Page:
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Very nice and clear to follow. Thanks a lot @Jason – Integrals Feb 25 '14 at 8:46

The integral can have the form

$$ I = -\sum_{k=1}^{\infty}\frac{(-1)^k\,H_{k}}{k^2}-\frac{3}{4}\zeta(3), $$

$H_k$ are the harmonic numbers. Try to work out above sum. See a related technique.

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from that result, how are you getting $-\zeta(3)/8$? I will try and work this sum out now...What did you do though to get the harmonic number sum? How do you manipulate the integrand to get that result. Thanks! – Integrals Feb 25 '14 at 6:13
@Jeff: Mathematica can give you a closed form for this sum. – Mhenni Benghorbal Feb 25 '14 at 6:17
how did you find that form for the Integrand though? I see mathematica can evaluate the harmonic sum, thanks – Integrals Feb 25 '14 at 6:19

A handy thing to note for evaluating $$\sum_{n=1}^{\infty}\frac{H_{n}}{(n+1)^{2}}$$ is to use $$\sum_{n=1}^{\infty}\frac{H_{n}}{(n+1)^{2}}=\sum_{n=1}^{\infty}\frac{H_{n}}{n^{2}}-\zeta(3)$$............[1]

The first sum on the right can be shown in various ways and evaluates to $2\zeta(3)$. If you look around, I am sure it has already been done on the site.

Contours is a fun way to evaluate many Euler sums. A method published by Flajolet and Salvy in their paper "Euler sums and contour integral representations". Use the 'kernel' $\frac{1}{2}\pi\cot(\pi z)(\psi(-z))$ and note the residues for the pole at 0, the positive integers, n, and the negative integers, -n.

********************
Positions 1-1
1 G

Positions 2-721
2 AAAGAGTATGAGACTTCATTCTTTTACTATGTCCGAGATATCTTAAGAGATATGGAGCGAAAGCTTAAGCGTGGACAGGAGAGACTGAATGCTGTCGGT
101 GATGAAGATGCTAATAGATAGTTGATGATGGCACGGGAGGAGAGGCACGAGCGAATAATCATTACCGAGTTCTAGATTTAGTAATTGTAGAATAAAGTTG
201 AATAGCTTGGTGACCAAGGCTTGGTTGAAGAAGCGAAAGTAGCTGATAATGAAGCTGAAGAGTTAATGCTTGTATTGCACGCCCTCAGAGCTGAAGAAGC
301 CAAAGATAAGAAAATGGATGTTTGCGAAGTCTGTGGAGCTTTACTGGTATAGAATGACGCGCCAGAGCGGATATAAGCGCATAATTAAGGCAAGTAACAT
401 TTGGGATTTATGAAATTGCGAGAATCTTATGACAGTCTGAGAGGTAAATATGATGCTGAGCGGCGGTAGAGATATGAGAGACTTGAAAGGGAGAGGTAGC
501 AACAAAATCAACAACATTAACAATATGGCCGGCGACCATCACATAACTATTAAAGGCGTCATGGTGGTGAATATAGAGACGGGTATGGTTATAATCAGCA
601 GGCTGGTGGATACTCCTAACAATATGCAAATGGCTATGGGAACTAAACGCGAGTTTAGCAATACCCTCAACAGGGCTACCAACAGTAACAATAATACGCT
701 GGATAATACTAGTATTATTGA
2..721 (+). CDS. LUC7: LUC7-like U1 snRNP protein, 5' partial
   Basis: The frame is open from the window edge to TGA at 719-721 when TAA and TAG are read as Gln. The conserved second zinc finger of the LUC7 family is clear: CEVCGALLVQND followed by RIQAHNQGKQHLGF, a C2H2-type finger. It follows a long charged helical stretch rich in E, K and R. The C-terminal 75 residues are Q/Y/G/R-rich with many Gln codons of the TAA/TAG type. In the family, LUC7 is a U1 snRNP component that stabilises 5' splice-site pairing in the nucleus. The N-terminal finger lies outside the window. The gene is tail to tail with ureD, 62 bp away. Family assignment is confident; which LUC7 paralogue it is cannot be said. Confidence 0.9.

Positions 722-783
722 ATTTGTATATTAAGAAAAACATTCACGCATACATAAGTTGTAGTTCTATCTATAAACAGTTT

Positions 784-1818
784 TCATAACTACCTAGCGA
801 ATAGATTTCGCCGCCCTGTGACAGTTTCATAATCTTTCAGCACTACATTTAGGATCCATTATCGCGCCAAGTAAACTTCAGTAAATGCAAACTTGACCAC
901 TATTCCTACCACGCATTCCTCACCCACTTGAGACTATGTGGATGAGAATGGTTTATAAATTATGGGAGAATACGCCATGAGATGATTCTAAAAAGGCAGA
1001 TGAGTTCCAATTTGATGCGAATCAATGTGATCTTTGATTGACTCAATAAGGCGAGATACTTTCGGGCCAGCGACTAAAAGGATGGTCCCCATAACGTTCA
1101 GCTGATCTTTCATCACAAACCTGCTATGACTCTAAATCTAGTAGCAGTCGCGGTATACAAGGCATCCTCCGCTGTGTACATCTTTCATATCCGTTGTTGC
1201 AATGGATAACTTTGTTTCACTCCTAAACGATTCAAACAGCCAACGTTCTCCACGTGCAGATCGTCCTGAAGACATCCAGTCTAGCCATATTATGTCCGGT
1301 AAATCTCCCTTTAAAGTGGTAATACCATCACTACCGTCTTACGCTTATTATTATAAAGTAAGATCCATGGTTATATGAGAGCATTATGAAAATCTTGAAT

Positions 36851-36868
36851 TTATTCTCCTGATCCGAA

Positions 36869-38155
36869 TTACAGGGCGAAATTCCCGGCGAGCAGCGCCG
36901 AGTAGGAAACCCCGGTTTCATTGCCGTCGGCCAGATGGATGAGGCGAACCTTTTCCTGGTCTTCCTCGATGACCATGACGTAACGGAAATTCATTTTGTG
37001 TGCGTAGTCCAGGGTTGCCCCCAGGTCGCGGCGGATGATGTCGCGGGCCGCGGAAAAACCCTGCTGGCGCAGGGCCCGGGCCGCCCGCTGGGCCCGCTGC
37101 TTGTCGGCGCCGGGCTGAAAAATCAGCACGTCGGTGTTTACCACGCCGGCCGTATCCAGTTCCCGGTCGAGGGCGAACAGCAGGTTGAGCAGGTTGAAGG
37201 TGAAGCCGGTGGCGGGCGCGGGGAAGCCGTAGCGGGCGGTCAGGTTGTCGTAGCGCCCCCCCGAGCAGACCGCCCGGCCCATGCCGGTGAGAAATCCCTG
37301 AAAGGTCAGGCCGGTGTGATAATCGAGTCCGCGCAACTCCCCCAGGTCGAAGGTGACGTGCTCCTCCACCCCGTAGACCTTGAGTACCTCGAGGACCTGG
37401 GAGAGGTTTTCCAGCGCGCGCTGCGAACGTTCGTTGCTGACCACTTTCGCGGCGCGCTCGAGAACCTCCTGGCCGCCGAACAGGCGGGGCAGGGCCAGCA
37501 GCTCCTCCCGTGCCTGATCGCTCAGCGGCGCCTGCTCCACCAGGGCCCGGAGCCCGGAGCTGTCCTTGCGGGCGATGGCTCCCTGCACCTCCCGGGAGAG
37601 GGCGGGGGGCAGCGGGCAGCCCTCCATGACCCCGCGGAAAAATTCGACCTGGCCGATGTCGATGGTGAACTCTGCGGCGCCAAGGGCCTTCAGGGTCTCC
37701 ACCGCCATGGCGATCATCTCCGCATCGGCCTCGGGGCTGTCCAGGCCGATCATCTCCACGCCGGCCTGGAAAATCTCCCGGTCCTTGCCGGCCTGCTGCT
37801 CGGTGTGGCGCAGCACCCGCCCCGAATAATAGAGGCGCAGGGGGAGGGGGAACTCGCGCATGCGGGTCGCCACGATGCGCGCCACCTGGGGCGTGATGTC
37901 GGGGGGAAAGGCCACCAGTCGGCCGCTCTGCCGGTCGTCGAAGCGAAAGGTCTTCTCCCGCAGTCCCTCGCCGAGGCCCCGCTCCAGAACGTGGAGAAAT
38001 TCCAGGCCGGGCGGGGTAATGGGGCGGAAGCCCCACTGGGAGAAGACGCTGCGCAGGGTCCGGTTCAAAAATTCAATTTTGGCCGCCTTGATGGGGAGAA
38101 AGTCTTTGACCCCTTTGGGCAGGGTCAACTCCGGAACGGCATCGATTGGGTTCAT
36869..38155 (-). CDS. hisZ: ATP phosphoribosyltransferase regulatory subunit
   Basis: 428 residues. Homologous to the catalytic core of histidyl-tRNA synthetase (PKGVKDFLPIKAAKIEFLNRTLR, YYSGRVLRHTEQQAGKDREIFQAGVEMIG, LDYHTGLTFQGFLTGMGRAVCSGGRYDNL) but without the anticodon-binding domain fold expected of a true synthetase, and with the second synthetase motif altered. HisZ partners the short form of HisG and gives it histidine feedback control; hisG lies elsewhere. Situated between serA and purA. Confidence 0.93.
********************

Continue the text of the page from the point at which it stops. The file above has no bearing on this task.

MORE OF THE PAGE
The pole at the negative integers is simple and the residue is


The residue at the positive integers is order 2 and is:


The residue at the pole at 0 is $$\frac{-1}{2}\zeta(3)$$

summing these and setting to 0 gives:




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Your idea of writing $$\frac{\log (x) \log (x+1)}{x+1}=\sum _{n=1}^{\infty } a_n x^n \log (x)$$ by a Taylor expansion looks good to me almost when you take into account that, for value of $n$ greater or equal to $0$, $$ \int_0^1 x^n \ln x dx=-\frac{1}{(n+1)^2} $$ So $$ \int_0^1 \frac{\ln x \cdot \ln(1+x)}{1+x}dx=-\sum _{n=1}^{\infty } \frac{a_n}{(n+1)^2} $$ But, at this point, I am stuck with the $a_n$ and then with the summation. I made some numerical evaluations and observed that the convergence is not very fast.

I shall wait for answers to learn more.

Thanks for the interesting problem.

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$a_n$ is proportional to $H_n$ where $H_n$ is the harmonic number. I am still working on proving this. Not sure why, but I observe that $$ \sum_{n=1}^\infty \frac{H_n}{(n+1)^2}=\zeta(3) $$ Thanks!! let me know – Integrals Feb 25 '14 at 7:47
@Jeff. The $a_n$ are $(-1)^{n-1} H_n$ !! So, it works. – Claude Leibovici Feb 25 '14 at 8:01
yes except I am looking for a proof that doesn't rely on knowing the answer. Thanks still! – Integrals Feb 25 '14 at 8:03
@Jeff&Claude This is indeed a very interesting question. I did the same computations as Claude and got stuck at the same point. Why is it so that $\sum_1^\infty \frac{H_n}{(n+1)^2}=\zeta(3)$?? – Etienne Feb 25 '14 at 8:15
@Etienne Yes, I am not sure why...If we can prove that, we are done! – Integrals Feb 25 '14 at 8:32